Kochi (earlier known as Cochin) is a cosmopolitan city in Kerala with a bustling commercial port. Kochi is known as the financial capital of Kerala and it is the biggest urban agglomeration in Kerala.
The city of Kochi is separated into numerous distinct areas particularly close to each other. These include the mainland areas of Ernakulam City (where the train stations to the rest of India leave and arrive), Willingdon Island, Fort Kochi (the primary tourist enclave), Mattancherry, Kumbalangi and outlying islands. These distinct neighbourhoods arose as the result of a mixed past.
Kochi merchants began trading in spices such as black pepper and cardamom with the Arabs, the Dutch, Phoenicians, Portuguese, Chinese more than 600 years ago.
Kochi has a lot of remnants from the past still clinging on. The famous landmark of Kochi is a row of Chinese fishing nets at the mouth of the harbor leading to the Arabian sea in Fort Kochi, the oldest part of the city. In Ernakulam, the latest in skyscrapers and modern shopping can be found, while the old quarter -- the Fort Kochi area and Mattancherry area -- maintains a colonial air. This makes Kochi one of the best places to travel.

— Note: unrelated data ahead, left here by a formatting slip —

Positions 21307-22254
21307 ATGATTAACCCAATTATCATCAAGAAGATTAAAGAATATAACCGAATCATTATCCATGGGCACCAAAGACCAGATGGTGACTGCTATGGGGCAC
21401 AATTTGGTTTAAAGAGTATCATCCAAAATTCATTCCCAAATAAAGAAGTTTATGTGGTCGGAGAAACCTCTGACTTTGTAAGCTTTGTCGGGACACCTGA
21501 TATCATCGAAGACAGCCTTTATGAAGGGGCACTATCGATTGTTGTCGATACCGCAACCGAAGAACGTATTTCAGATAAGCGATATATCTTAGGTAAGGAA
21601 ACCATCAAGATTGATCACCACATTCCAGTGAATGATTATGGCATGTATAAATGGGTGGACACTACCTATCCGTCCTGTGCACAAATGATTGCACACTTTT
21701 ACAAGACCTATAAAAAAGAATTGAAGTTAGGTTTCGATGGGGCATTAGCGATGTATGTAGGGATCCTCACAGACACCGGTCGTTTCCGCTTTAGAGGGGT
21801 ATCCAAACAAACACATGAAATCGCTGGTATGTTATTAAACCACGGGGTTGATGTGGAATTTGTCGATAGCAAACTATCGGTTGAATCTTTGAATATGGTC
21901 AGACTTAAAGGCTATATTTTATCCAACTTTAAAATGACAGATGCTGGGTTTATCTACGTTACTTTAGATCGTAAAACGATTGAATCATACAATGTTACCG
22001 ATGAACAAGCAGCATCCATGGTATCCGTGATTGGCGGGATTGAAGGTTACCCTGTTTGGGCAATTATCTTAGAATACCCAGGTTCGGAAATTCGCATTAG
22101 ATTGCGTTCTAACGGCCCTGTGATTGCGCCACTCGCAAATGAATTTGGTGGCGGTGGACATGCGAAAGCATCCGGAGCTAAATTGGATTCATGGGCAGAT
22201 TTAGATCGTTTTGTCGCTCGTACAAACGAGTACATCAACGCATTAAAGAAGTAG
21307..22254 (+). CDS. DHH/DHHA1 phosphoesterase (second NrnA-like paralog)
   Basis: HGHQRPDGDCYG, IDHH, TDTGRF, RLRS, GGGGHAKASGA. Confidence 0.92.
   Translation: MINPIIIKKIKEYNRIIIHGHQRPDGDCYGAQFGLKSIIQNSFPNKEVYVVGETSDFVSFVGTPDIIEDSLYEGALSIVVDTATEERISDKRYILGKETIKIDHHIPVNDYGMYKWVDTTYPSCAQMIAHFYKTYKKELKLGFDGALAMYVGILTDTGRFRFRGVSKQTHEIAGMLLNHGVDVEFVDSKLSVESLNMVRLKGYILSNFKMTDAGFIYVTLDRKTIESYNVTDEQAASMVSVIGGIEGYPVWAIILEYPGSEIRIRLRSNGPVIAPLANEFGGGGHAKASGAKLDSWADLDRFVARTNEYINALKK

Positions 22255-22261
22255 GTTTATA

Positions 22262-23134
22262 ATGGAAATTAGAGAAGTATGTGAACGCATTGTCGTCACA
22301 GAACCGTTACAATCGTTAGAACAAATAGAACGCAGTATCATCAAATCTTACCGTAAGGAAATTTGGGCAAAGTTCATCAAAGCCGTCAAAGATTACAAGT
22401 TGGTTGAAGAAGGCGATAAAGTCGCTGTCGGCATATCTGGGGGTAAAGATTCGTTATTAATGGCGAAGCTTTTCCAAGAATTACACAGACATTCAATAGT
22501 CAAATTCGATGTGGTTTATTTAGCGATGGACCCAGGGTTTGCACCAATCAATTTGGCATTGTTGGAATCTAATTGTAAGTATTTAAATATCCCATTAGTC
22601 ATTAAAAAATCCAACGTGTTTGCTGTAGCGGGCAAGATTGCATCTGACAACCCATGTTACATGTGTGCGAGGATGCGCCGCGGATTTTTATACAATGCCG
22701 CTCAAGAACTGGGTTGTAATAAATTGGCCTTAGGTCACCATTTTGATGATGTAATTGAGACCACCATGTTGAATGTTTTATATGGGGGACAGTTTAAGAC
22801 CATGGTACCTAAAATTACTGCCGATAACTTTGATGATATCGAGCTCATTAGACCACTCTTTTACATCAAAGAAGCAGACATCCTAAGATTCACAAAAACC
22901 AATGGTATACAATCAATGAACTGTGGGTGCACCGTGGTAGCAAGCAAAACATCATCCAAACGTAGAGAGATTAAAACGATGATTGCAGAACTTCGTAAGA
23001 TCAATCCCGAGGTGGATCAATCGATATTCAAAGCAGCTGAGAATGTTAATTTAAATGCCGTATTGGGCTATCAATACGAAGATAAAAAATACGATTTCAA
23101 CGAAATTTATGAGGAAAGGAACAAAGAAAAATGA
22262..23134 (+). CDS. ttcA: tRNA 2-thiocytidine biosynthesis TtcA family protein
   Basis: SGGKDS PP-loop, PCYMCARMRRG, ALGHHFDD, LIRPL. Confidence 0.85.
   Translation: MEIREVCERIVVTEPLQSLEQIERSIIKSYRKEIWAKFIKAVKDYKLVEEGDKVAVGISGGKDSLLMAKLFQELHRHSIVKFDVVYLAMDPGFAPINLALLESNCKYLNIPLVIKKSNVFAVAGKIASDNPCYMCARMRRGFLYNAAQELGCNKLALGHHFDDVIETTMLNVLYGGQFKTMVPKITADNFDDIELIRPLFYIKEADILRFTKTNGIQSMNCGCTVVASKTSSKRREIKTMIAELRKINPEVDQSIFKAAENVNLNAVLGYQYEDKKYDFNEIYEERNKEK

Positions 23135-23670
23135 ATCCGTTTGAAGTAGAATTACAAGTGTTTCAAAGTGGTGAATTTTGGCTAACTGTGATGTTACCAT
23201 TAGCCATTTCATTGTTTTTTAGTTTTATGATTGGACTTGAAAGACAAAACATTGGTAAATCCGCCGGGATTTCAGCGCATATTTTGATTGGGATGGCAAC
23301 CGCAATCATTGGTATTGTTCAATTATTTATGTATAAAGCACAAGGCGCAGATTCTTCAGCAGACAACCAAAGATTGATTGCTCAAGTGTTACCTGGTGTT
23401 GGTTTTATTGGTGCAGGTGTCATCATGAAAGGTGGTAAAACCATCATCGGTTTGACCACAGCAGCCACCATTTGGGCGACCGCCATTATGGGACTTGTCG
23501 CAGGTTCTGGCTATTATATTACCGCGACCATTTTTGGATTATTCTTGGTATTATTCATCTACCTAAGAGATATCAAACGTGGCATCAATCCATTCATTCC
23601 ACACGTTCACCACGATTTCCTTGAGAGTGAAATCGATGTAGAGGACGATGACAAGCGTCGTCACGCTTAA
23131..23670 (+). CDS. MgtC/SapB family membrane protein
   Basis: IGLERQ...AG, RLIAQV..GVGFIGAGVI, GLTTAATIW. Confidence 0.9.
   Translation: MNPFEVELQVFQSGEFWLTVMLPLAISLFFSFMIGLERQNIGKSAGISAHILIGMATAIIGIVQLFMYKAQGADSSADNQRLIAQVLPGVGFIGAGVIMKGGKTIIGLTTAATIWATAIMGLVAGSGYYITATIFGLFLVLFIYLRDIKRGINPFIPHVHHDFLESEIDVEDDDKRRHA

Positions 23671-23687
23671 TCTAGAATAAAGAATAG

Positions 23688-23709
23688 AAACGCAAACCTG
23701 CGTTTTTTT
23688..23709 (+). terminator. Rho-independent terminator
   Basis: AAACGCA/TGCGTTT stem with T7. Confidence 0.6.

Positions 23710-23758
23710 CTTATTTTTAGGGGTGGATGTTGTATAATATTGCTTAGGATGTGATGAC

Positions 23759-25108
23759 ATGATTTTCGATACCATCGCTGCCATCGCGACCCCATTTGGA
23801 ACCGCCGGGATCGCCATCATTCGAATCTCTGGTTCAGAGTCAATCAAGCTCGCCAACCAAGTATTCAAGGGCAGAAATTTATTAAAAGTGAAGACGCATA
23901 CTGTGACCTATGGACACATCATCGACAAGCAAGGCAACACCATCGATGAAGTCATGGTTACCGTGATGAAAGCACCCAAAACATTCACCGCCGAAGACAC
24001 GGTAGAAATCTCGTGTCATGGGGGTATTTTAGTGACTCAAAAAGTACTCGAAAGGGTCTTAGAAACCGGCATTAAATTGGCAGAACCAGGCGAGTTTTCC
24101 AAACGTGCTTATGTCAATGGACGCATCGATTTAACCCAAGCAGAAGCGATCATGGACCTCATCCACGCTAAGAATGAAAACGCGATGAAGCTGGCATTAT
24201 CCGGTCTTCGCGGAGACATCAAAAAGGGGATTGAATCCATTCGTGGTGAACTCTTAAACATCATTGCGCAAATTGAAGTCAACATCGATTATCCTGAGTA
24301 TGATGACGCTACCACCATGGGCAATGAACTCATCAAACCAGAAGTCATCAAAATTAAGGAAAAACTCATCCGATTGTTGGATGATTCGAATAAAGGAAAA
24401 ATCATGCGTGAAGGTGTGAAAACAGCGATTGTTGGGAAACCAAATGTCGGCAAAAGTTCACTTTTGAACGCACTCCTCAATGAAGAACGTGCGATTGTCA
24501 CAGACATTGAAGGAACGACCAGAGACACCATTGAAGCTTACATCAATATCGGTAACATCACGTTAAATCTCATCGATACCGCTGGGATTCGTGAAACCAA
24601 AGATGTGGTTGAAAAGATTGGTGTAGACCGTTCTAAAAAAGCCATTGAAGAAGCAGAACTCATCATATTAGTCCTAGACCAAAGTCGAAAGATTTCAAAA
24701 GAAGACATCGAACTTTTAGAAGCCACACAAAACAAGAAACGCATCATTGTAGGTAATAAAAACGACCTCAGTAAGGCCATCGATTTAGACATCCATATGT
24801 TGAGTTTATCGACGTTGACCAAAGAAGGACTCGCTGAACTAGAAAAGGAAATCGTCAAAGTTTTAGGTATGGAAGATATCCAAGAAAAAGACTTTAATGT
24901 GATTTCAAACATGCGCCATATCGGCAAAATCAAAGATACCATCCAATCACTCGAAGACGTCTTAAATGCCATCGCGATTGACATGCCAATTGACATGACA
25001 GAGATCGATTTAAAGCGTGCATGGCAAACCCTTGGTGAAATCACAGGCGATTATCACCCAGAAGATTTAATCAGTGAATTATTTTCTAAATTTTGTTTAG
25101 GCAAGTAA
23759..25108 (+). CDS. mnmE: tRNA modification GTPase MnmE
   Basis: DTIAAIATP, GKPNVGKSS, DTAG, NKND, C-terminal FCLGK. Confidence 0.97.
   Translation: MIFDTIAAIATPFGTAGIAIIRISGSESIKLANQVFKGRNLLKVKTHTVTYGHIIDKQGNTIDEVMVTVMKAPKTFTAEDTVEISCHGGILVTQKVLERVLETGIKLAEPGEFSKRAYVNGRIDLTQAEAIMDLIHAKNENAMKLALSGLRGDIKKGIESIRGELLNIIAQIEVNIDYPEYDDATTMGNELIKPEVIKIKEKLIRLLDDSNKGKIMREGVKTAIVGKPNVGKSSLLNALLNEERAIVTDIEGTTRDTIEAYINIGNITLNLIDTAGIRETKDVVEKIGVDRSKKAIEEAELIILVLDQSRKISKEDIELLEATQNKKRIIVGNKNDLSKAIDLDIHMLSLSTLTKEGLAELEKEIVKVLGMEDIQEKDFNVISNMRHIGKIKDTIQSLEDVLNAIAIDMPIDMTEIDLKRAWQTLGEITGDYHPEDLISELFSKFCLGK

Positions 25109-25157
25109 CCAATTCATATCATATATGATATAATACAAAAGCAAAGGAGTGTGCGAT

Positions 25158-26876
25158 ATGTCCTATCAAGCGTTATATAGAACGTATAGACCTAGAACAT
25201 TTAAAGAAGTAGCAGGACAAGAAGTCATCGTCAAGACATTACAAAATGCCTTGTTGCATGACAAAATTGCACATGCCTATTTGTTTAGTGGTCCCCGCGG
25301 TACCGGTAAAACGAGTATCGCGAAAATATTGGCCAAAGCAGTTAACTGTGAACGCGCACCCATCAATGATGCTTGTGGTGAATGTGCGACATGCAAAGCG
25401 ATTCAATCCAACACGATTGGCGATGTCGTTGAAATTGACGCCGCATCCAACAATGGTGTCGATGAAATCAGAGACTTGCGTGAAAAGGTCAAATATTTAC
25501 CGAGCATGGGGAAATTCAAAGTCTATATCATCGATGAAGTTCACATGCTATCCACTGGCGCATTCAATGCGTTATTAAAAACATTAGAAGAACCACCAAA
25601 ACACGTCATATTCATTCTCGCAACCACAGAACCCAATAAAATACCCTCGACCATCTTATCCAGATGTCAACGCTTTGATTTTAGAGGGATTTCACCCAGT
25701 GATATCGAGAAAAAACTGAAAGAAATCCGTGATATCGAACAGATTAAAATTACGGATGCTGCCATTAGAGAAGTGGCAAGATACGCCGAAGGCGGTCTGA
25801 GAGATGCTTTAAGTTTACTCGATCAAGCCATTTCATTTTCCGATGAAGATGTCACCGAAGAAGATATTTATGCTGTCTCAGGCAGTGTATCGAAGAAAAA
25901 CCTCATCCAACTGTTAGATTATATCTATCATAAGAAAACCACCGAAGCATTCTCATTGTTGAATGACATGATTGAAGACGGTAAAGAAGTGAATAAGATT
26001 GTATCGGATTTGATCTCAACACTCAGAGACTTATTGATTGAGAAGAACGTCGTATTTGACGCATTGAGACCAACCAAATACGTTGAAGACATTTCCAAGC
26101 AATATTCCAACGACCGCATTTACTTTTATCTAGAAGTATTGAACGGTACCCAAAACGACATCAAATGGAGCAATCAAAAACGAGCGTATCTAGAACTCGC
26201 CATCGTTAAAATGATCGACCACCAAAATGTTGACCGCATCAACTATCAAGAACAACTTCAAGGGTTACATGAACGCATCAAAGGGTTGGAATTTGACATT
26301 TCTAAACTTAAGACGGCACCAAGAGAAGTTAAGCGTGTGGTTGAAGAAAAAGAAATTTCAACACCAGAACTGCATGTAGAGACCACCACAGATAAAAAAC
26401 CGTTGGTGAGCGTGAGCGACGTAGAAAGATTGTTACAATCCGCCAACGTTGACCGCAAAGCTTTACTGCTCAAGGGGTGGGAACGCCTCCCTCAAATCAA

Kochi is comparatively cleaner and quieter than many other Indian tourist places. Having said that, Kochi is still a health and sanitation problem. Trash and rubbish litter most public areas. The infrastructure of proper sidewalks and grey water control remains a problem. Be careful walking especially at night as poorly lit areas and multi-level sidewalks are common. Often gaping holes could land you in a puddle.
This area boasts of hundreds of islands, some even uninhabited, and is part of the Backwaters of Kerala. A famous island is that of Bolghatty (local name Mulavukad) where the Dutch built a palace. This palace was later used as house of the British Resident administrator. Right now the Dutch Palace is a tourist hotel, and you are welcome to live there as guest.
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